Share & Connect
The DREAM Act could not have been more appropriately christened. Stuck in the whirring cog of bipartisan politics, the legislation has stagnated for over a decade in both the House and the Senate. What was recently announced as the Deferred Action Process for Young People was not the DREAM Act.
Under this process, qualifying applicants are only eligible for the typical two-year work card. Unlike the DREAM Act, Deferred Action will not provide a path to legalization. It will only allow qualifying applicants to legally work and pay taxes. That particular road ends there. Not exactly the reward for a group who, if deserving, should be given the opportunity to obtain that elusive legal status, which remains unchanged by a work permit.
The idea behind the DREAM Act is that children brought to this country, whether legally or illegally, were brought at the behest of their parents and not their own. It’s a simple enough argument: if a young child is brought across the border what say did he or she have at the time? Sometimes these children are brought as young as babies, are raised here for the vast majority of their lives, and are not even fluent in the language of their country of origin.
Sometimes they’re not aware of their lack of status. A social security number does not become a concern until certain milestones begin to appear: getting a first job, obtaining a license, going away for spring break, attending college. A college education can quickly become a pricey illusion, reserved for someone with a different type of birth certificate.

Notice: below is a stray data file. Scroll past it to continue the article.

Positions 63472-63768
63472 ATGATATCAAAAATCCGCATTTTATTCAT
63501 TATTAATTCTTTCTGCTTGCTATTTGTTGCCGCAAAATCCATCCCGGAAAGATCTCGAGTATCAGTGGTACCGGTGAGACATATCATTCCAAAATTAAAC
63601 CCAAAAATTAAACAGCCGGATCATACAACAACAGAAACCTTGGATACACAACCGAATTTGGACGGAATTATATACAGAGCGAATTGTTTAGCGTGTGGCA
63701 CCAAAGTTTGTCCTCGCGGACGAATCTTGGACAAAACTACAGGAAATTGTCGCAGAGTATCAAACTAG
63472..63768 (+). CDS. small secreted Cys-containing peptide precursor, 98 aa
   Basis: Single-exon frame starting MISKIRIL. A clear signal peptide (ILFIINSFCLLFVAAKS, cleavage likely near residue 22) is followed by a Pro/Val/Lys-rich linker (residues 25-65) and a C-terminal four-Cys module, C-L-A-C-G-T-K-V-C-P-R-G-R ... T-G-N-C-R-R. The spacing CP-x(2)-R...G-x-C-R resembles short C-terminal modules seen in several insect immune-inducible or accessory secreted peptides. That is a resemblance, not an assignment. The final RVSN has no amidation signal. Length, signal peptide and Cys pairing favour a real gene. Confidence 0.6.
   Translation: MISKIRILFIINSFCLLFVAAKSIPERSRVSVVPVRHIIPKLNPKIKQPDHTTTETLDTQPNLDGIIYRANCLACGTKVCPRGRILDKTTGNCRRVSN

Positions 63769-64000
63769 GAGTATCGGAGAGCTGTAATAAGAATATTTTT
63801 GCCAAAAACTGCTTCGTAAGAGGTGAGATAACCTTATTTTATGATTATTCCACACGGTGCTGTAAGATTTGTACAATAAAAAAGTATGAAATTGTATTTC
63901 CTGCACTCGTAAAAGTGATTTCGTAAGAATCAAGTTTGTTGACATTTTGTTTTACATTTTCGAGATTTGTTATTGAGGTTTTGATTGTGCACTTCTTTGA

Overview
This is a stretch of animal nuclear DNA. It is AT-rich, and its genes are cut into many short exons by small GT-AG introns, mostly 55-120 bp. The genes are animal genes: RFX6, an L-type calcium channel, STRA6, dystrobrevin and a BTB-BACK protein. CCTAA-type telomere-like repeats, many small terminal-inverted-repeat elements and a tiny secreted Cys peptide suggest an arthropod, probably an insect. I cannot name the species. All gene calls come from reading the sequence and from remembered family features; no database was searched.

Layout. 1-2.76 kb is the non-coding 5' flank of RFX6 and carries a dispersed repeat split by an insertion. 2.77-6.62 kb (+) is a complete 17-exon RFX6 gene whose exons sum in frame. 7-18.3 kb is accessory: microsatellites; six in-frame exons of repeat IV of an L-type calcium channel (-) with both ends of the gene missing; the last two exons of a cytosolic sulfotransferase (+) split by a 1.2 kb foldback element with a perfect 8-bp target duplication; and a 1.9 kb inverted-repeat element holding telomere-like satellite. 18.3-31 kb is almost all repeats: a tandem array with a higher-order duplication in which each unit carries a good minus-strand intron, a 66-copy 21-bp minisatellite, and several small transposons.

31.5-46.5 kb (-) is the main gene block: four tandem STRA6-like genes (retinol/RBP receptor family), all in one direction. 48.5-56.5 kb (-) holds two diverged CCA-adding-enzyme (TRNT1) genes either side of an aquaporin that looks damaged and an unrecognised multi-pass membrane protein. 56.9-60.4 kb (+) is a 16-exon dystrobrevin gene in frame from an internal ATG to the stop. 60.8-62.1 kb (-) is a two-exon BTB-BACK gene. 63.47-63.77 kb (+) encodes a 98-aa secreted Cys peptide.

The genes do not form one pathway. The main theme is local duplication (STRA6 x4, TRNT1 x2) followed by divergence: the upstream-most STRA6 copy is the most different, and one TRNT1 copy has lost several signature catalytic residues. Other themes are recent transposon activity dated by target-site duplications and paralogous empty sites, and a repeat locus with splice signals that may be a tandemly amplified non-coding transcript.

But I digress. The biggest deterrent for the DREAM Act is a factor that is in the very nature of the bill: it lies within the hazy realm of immigration politics. No other political topic can be so adversely affected by other issues in the way that immigration can be. The barometer of immigration can be placed in many fields—in the economy, in international relations, in the interests of big business, and in the murky waters of race politics. Shades of gray abound in this arena.
I am not by any means claiming objectivity here, but I will allege the persuasion of logic. It is hard to argue that laws were intentionally broken by babies and young children. It becomes even sillier to argue that they should be punished for the choices of others, namely their parents who, by the way, should hardly be demonized for trying to give their kids a chance.
I cannot see the harm in rewarding young adults for becoming educated members of society, or for choosing to serve in the armed forces of a nation they desperately wish to call their own. A chance to allow determined spirits—with a clean criminal record—to legitimately work and pour money into a drained system can only work wonders. This is a system which, by the way, has already devoted many tax dollars towards the education and healthcare of this brood.
Let’s allow them to pay us back for a hefty sum that was—and continues to be—invested, throughout the span of (admittedly short) lifetimes. It only makes sense.